Ascertaining Changes in Extreme Temperature Occurrences in Central, South-central, and Southeast Kansas

Kenneth R. Cook and Chris Wiebe
National Weather Service, Wichita Kansas

May 15, 2008


1.0 Introduction

Climate change is a big topic and challenge in our world today. A significant number of customer service calls and presentation requests received by the National Weather Service in Wichita are related to this very topic. Interest locally in investigating how the local climate has changed with regard to extremes in maximum and minimum temperatures prompted this study. This document will attempt to illustrate these changes using a significant amount of data across our area of responsibility.

2.0 Methodology

Observation sites used were identified by length and completeness of station record. This station record needed to originate no later than Midnight 01 January 1930 and remain continuous through 11:00 PM 31 December 2007. It was imperative during this study to include the decade of the 1930's, given the amount of drought and extreme heat during those years, to give the authors some insight as to how these extremes in temperature compare to today's. Tables 1 and 2 list the stations that met the above criteria for maximum and minimum temperature respectively and were therefore used in this study.

Anthony Chanute Cottonwood El Dorado
Fredonia Independence Iola Lincoln
McPherson Newton Parsons Sedan
Wellington Wichita Area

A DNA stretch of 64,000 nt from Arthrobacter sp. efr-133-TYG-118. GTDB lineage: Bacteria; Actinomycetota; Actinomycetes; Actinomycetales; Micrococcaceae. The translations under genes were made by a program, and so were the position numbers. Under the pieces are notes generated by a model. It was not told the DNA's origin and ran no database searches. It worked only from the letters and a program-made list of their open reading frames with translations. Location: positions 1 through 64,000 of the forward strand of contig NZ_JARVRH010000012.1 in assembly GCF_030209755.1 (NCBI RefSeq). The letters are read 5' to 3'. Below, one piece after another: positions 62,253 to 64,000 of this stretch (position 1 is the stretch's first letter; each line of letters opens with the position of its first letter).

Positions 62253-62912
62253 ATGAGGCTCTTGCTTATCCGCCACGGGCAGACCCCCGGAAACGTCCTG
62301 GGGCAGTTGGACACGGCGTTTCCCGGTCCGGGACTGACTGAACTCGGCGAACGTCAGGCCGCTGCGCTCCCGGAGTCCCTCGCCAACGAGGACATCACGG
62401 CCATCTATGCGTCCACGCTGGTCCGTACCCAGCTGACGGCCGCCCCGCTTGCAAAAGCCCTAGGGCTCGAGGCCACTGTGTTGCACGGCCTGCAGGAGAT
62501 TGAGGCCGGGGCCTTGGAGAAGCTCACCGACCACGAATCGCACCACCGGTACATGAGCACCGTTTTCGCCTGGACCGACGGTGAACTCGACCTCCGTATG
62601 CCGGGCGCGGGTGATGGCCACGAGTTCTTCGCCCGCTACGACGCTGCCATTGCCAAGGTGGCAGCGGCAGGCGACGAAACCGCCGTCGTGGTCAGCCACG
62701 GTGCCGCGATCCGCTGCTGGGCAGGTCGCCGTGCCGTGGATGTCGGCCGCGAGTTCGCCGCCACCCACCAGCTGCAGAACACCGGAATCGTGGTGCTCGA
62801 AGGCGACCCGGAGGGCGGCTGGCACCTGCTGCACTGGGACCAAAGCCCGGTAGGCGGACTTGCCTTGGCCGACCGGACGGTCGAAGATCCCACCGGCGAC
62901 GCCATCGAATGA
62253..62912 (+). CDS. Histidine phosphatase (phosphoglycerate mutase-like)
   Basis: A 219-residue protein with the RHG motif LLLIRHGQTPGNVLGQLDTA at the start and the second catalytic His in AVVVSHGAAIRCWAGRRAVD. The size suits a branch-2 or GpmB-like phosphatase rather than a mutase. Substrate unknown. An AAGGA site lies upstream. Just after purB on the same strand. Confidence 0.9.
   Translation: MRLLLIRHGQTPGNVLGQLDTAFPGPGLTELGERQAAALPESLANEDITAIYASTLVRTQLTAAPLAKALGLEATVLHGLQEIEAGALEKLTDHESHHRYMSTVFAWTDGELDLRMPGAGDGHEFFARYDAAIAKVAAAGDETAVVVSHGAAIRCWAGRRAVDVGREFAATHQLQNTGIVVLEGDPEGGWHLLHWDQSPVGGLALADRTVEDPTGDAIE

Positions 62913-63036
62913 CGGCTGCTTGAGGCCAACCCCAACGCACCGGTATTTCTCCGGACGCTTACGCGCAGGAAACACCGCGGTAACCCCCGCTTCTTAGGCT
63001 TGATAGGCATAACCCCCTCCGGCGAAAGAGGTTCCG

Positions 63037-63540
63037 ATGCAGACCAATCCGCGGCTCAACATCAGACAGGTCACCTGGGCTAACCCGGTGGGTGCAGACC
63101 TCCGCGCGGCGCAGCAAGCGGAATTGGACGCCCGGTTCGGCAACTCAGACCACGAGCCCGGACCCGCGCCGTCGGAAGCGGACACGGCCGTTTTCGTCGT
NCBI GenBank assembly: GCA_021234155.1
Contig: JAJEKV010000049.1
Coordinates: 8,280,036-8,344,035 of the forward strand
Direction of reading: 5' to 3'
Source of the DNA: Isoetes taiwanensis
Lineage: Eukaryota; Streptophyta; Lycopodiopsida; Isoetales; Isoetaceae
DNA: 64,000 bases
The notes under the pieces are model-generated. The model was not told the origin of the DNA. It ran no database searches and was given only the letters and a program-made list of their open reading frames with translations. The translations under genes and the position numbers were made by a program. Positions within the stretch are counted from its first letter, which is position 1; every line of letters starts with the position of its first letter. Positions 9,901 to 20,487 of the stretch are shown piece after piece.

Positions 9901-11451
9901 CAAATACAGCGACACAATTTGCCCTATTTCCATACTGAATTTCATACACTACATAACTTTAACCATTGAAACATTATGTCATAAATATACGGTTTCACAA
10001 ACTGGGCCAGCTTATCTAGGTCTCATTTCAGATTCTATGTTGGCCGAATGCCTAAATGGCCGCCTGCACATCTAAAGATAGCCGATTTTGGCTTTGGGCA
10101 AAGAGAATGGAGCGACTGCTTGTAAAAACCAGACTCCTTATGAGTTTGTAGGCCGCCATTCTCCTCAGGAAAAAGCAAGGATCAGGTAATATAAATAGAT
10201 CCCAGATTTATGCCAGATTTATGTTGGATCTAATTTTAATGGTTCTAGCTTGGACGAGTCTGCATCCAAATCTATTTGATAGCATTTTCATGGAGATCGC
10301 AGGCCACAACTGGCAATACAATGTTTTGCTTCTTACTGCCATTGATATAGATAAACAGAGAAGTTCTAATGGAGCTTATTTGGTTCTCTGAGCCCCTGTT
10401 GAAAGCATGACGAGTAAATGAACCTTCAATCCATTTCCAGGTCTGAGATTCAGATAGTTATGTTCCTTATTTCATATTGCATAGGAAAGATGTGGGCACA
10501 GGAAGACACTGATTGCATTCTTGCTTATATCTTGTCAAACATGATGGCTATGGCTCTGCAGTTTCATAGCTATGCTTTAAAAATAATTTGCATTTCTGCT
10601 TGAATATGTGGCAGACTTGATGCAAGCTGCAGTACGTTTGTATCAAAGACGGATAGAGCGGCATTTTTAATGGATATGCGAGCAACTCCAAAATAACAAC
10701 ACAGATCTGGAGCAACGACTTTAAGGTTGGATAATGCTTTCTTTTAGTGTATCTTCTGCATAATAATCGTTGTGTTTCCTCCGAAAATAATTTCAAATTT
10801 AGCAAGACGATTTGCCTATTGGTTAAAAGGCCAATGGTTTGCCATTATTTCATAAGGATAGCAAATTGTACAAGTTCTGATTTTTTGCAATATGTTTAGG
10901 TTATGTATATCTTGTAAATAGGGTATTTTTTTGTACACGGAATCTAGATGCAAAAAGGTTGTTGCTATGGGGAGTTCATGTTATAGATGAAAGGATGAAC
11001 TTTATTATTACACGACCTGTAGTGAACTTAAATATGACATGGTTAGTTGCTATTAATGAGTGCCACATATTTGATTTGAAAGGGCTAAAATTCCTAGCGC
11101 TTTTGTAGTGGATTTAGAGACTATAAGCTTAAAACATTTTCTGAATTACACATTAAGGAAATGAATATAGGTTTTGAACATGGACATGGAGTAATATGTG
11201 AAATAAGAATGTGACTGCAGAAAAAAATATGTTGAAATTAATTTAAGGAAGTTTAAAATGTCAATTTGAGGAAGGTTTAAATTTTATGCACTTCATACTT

Table 1: Maximum stations studied.
Anthony Chanute Cottonwood El Dorado
Fredonia Independence Iola Lincoln
McPherson Newton Parsons Sedan
Wellington Wichita Area Winfield  
Table 2: Minimum stations studied.

For the purpose of this study, extreme heat was defined as maximum temperatures reaching or exceeding 100 degrees Fahrenheit. Extreme cold was defined as a minimum temperature of zero degrees Fahrenheit or below. From the stations used, a total of 14,629 cases of extreme heat were identified and 3568 cases of extreme cold.

3.0 Results and Discussion

Analysis of these data brought some surprising results. For the maximum temperatures, the decades of the 1930's and 1950's clearly present themselves as the warmest decades for the stations studied. The decade with the least number of occurrences is the 1990's. In fact, one could argue that there has been a general decrease in the number of these occurrences overall through the last 80 years.
At right is the analysis of the individual station data. Decades are color coded from the highest number of cases (red) to the lowest number of cases (light purple) using the results from the decadal number of occurrences.
At right are the results for the occurrences of zero or below minimum temperatures for the last 80 years by decade. Notice the high number of cases during the 1970's and 1980's. There has been a recent drop off over the last 20 years.
Here are the individual station data for the last 8 decades. These decades are color coded by the highest number of cases (purple) to the lowest (red) using the results from the decadal number of occurrences.

 


 


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